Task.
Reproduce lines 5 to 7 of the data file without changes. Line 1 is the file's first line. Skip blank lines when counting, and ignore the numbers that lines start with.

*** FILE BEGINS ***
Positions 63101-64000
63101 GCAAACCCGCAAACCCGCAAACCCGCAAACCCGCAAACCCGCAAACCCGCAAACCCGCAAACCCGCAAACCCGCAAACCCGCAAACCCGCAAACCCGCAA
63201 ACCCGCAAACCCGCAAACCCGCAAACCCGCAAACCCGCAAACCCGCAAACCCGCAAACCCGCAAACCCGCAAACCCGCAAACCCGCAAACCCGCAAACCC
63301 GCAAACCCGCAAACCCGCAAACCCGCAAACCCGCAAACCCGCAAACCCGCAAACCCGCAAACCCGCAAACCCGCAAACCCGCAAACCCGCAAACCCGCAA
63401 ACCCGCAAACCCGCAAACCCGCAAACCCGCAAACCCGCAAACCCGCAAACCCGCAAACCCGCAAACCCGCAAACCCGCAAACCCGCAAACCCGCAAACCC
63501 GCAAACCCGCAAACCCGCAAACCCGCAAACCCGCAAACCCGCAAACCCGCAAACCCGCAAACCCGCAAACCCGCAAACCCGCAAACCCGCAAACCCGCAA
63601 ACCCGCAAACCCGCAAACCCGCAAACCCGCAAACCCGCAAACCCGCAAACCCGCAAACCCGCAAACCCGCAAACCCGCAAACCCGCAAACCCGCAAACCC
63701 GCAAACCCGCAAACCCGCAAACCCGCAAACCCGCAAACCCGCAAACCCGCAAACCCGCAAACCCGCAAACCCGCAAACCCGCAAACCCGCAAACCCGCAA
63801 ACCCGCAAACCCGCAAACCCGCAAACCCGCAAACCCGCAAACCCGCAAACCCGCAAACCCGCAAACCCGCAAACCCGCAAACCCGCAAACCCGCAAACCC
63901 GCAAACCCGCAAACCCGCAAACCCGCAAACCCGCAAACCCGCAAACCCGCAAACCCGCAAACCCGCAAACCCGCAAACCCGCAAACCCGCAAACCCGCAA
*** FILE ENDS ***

63401 ACCCGCAAACCCGCAAACCCGCAAACCCGCAAACCCGCAAACCCGCAAACCCGCAAACCCGCAAACCCGCAAACCCGCAAACCCGCAAACCCGCAAACCC
63501 GCAAACCCGCAAACCCGCAAACCCGCAAACCCGCAAACCCGCAAACCCGCAAACCCGCAAACCCGCAAACCCGCAAACCCGCAAACCCGCAAACCCGCAA
63601 ACCCGCAAACCCGCAAACCCGCAAACCCGCAAACCCGCAAACCCGCAAACCCGCAAACCCGCAAACCCGCAAACCCGCAAACCCGCAAACCCGCAAACCC